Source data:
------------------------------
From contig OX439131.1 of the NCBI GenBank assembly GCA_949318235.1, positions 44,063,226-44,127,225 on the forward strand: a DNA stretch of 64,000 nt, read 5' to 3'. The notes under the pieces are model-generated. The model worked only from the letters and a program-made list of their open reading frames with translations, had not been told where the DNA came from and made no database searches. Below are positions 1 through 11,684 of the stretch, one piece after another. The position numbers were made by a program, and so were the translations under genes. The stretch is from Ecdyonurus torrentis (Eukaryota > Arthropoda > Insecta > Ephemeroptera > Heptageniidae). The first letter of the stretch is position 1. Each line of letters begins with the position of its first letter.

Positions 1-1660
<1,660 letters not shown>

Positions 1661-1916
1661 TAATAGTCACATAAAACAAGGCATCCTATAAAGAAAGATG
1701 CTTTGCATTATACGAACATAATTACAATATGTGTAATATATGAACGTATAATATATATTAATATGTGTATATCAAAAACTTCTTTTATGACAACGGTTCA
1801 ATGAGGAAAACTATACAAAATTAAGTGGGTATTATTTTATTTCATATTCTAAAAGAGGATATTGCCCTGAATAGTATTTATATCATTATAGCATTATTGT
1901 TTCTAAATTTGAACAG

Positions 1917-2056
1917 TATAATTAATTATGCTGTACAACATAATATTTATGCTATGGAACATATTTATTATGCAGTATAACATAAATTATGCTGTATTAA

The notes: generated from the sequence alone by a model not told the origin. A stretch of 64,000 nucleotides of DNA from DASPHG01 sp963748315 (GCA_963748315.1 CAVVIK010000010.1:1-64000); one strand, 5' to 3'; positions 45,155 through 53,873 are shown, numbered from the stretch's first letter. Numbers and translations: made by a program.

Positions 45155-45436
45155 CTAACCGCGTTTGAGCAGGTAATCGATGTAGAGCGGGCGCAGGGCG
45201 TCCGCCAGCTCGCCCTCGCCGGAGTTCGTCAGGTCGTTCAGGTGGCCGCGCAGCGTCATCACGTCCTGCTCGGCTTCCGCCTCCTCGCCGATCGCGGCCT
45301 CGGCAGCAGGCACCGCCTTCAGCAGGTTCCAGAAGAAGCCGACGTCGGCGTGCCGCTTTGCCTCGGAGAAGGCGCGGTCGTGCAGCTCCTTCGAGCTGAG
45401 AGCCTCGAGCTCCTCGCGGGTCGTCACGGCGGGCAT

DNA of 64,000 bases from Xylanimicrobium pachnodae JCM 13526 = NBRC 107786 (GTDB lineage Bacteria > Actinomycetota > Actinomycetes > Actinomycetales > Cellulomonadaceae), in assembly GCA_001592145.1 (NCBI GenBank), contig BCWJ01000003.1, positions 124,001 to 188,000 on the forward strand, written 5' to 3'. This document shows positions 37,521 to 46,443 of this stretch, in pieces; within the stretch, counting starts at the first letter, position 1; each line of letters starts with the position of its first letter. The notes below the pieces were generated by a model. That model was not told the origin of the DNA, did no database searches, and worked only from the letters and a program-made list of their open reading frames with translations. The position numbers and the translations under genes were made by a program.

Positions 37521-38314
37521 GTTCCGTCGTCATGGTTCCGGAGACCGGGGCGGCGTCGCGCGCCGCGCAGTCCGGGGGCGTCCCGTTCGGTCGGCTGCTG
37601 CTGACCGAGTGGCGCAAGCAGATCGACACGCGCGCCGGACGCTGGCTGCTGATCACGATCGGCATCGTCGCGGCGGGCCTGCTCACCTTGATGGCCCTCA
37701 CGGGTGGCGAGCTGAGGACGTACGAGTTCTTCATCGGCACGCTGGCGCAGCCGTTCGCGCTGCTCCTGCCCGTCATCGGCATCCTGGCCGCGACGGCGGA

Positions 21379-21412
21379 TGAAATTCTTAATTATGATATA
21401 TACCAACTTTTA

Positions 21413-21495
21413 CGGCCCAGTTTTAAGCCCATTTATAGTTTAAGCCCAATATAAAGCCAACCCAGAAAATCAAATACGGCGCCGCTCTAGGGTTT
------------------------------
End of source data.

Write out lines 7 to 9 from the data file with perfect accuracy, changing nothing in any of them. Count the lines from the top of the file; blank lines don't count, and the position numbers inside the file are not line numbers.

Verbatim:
1801 ATGAGGAAAACTATACAAAATTAAGTGGGTATTATTTTATTTCATATTCTAAAAGAGGATATTGCCCTGAATAGTATTTATATCATTATAGCATTATTGT
1901 TTCTAAATTTGAACAG

Positions 1917-2056